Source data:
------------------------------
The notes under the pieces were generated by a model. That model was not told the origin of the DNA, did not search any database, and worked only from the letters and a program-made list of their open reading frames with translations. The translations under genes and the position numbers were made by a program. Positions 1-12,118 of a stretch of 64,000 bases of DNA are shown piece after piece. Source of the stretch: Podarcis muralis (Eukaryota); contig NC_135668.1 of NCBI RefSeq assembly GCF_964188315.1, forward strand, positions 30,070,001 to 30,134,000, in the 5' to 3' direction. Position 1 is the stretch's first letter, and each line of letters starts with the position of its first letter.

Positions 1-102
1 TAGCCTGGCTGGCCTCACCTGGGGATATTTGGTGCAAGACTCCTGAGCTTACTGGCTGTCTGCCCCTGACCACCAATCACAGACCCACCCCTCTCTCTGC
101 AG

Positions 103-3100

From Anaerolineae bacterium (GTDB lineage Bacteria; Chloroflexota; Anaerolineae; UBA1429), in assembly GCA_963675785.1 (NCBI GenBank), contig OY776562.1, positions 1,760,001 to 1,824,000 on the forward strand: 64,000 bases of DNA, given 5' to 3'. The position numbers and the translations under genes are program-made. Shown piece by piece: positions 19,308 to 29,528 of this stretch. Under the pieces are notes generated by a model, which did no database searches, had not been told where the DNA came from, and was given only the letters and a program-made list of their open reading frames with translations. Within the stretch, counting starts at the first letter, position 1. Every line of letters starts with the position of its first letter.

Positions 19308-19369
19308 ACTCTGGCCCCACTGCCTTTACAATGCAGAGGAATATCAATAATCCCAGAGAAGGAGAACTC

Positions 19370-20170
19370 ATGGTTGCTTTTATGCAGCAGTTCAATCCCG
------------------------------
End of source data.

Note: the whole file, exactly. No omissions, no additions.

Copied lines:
The notes under the pieces were generated by a model. That model was not told the origin of the DNA, did not search any database, and worked only from the letters and a program-made list of their open reading frames with translations. The translations under genes and the position numbers were made by a program. Positions 1-12,118 of a stretch of 64,000 bases of DNA are shown piece after piece. Source of the stretch: Podarcis muralis (Eukaryota); contig NC_135668.1 of NCBI RefSeq assembly GCF_964188315.1, forward strand, positions 30,070,001 to 30,134,000, in the 5' to 3' direction. Position 1 is the stretch's first letter, and each line of letters starts with the position of its first letter.

Positions 1-102
1 TAGCCTGGCTGGCCTCACCTGGGGATATTTGGTGCAAGACTCCTGAGCTTACTGGCTGTCTGCCCCTGACCACCAATCACAGACCCACCCCTCTCTCTGC
101 AG

Positions 103-3100

From Anaerolineae bacterium (GTDB lineage Bacteria; Chloroflexota; Anaerolineae; UBA1429), in assembly GCA_963675785.1 (NCBI GenBank), contig OY776562.1, positions 1,760,001 to 1,824,000 on the forward strand: 64,000 bases of DNA, given 5' to 3'. The position numbers and the translations under genes are program-made. Shown piece by piece: positions 19,308 to 29,528 of this stretch. Under the pieces are notes generated by a model, which did no database searches, had not been told where the DNA came from, and was given only the letters and a program-made list of their open reading frames with translations. Within the stretch, counting starts at the first letter, position 1. Every line of letters starts with the position of its first letter.

Positions 19308-19369
19308 ACTCTGGCCCCACTGCCTTTACAATGCAGAGGAATATCAATAATCCCAGAGAAGGAGAACTC

Positions 19370-20170
19370 ATGGTTGCTTTTATGCAGCAGTTCAATCCCG